In Cosmetic Warriors v. Pinkette Clothing, the U.S. Court of Appeals for the Ninth Circuit filed an opinion a couple weeks ago, reconfirming that the equitable defense of laches (unreasonable and prejudicial delay in bringing a lawsuit) applies in trademark cancellation actions, even though the U.S. Supreme Court has recently curtailed that defense in copyright and patent cases, and even if such an action is brought within the five-year window for bringing certain types of cancellation claims under the Lanham Act, 15 U.S.C. § 1064.
In this case, Cosmetic Warriors, makers of LUSH brand cosmetics, filed a lawsuit against a fashion company, Pinkette Clothing, that markets LUSH-branded clothing, claiming trademark infringement and seeking cancellation of its trademark registration. But the Ninth Circuit affirmed that Cosmetic Warriors waited too long (nearly five years) to bring its case after it “should have known about its claims.” According to well-established precedent, because the Lanham Act contains no statute of limitations, courts apply a presumption in favor of laches if the plaintiff’s delay is longer than the most analogous state statute of limitations. The Ninth Circuit concluded that California’s analogous four-year statute of limitations for trademark infringement actions applied. Therefore, because Cosmetic Warriors’ delay was beyond four years, the court held a “strong presumption in favor of laches” applied.
Cosmetic Warriors argued that laches could not bar its claims for cancellation, based on a five-year period for cancellation actions specified in 15 U.S.C. § 1064, and based on recent U.S. Supreme Court precedent limiting the defense of laches in copyright and patent infringement actions, Petrella v. Metro-Goldwyn-Mayer, Inc., 134 S. Ct. 1962 (2014) (Copyright Act), and SCA Hygiene Products v. First Quality Baby Products, LLC, 137 S. Ct. 954 (2017) (Patent Act).
The Ninth Circuit rejected Cosmetic Warriors’ arguments based on the Supreme Court precedent from copyright and patent cases, stating, “the principle at work in those cases—a concern over laches overriding a statute of limitations—does not apply here, where the Lanham Act has no statute of limitations and expressly makes laches a defense to cancellation,” see 15 U.S.C. § 1069. Regarding the five-year deadline of 15 U.S.C. § 1064, the court held “[t]here is no question that [15 U.S.C. § 1064] is not a statute of limitations in the usual sense of barring an action entirely once a defined period expires”; rather, that statute “merely limits the grounds on which cancellation may be sought. A petition brought within five years of registration may assert any ground …. By contrast, a petition brought five years after registration (against an incontestable mark) may only assert one of several enumerated grounds.”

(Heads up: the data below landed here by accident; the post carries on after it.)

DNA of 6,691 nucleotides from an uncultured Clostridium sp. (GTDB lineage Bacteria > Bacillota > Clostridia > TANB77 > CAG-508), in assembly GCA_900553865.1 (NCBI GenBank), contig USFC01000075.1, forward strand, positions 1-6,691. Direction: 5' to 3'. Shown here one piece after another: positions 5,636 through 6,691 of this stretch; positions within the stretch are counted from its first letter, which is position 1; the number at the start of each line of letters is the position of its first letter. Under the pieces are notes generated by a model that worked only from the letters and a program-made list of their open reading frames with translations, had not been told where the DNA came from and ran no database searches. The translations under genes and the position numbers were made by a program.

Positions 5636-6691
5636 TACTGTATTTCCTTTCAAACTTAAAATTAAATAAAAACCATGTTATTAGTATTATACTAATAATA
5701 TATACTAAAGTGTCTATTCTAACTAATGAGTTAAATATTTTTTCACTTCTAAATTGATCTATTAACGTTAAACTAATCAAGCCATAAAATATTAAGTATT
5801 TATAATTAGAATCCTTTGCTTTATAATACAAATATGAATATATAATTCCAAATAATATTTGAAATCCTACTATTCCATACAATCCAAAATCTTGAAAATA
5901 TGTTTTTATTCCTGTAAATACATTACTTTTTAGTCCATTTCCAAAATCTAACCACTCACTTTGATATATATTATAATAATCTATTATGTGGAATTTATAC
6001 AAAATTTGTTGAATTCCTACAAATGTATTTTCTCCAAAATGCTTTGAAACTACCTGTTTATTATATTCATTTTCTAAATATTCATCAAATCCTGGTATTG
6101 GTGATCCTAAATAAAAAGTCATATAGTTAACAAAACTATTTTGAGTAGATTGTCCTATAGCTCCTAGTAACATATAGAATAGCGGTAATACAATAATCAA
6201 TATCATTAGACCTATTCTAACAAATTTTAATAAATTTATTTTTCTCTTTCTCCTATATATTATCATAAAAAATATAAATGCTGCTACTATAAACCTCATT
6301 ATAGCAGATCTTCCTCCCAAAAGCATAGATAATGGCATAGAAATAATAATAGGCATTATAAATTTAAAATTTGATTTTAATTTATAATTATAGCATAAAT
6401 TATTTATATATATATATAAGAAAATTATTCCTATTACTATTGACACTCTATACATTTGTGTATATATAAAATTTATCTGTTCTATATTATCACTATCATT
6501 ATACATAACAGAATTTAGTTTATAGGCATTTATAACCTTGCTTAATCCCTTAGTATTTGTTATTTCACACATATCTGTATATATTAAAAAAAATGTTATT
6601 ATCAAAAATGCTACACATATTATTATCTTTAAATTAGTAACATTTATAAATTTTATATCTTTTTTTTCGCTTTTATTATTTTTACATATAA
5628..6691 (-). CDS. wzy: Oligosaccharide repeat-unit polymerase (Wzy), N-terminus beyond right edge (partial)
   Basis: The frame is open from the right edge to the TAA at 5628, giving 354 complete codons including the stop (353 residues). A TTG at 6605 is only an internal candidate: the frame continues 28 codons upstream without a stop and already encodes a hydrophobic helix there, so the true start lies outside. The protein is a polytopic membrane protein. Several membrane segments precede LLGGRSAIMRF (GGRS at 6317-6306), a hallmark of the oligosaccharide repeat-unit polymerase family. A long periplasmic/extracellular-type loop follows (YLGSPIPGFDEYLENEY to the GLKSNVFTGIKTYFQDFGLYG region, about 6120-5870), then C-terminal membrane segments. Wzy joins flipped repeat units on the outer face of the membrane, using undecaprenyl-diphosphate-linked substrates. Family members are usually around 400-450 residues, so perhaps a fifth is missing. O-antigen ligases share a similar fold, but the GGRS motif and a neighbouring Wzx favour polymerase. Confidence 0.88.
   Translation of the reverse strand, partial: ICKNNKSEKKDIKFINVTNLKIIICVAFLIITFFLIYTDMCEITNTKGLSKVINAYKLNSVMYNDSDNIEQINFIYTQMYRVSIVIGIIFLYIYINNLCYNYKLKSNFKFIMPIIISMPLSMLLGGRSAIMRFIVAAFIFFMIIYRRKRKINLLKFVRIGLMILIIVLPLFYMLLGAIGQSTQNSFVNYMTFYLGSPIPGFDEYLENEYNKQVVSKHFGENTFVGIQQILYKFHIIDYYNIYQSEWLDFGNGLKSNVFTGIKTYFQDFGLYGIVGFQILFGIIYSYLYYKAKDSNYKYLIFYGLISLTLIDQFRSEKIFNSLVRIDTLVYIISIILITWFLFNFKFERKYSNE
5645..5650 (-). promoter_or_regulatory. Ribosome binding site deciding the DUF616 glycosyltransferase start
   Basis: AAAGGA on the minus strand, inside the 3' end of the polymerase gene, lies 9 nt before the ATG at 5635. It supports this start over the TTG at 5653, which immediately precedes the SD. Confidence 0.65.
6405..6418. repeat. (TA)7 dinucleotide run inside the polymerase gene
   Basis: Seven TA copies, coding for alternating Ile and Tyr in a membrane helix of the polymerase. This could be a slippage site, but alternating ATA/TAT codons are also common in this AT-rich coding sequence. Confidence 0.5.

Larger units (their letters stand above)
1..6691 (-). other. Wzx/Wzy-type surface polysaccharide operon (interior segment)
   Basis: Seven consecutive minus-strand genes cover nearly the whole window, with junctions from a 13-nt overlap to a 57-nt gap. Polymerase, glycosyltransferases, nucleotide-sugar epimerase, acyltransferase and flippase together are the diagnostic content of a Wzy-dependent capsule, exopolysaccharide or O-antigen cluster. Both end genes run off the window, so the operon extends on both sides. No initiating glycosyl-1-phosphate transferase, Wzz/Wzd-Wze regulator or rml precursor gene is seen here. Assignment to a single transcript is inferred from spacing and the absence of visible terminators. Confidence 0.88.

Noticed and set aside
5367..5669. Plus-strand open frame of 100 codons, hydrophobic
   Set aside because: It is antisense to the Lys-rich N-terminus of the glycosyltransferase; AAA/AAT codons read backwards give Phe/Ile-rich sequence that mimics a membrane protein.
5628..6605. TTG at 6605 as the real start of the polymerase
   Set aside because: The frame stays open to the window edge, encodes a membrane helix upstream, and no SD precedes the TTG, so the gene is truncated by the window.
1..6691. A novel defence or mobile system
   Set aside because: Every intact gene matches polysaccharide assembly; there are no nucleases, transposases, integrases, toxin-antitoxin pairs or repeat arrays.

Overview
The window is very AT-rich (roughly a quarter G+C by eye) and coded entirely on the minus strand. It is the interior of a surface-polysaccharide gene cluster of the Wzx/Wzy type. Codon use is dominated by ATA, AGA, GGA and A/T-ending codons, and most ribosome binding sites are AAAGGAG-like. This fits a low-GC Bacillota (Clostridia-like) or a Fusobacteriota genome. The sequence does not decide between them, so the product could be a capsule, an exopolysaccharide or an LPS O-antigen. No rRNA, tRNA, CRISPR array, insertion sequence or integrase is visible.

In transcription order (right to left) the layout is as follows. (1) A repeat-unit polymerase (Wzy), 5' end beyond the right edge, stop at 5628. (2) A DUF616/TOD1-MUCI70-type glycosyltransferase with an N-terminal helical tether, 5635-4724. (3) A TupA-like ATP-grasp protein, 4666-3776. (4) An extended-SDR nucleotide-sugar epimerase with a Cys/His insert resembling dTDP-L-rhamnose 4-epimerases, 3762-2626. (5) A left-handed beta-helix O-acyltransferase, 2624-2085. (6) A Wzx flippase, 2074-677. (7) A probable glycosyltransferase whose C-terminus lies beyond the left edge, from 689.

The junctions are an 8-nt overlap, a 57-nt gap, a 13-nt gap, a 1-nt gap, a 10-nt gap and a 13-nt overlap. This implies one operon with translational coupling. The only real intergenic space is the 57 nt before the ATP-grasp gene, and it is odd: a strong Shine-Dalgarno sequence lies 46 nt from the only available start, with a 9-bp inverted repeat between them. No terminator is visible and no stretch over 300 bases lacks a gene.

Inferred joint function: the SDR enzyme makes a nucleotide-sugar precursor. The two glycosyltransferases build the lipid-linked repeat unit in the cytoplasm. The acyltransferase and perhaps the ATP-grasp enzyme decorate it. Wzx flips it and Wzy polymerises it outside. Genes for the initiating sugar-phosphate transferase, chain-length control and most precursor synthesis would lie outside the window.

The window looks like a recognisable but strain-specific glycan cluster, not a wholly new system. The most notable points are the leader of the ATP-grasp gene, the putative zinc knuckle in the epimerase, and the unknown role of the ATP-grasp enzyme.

This opinion by the Ninth Circuit accords with similar precedent from other federal courts and follows the position of the leading trademark treatise, McCarthy on Trademarks §§ 20:74, 76. It is another reminder to trademark owners and practitioners of the importance of monitoring for infringing uses, and acting quickly to initiate enforcement actions. As in this case, and according to the maxim often quoted by courts, “[t]hose who sleep on their rights, lose them.”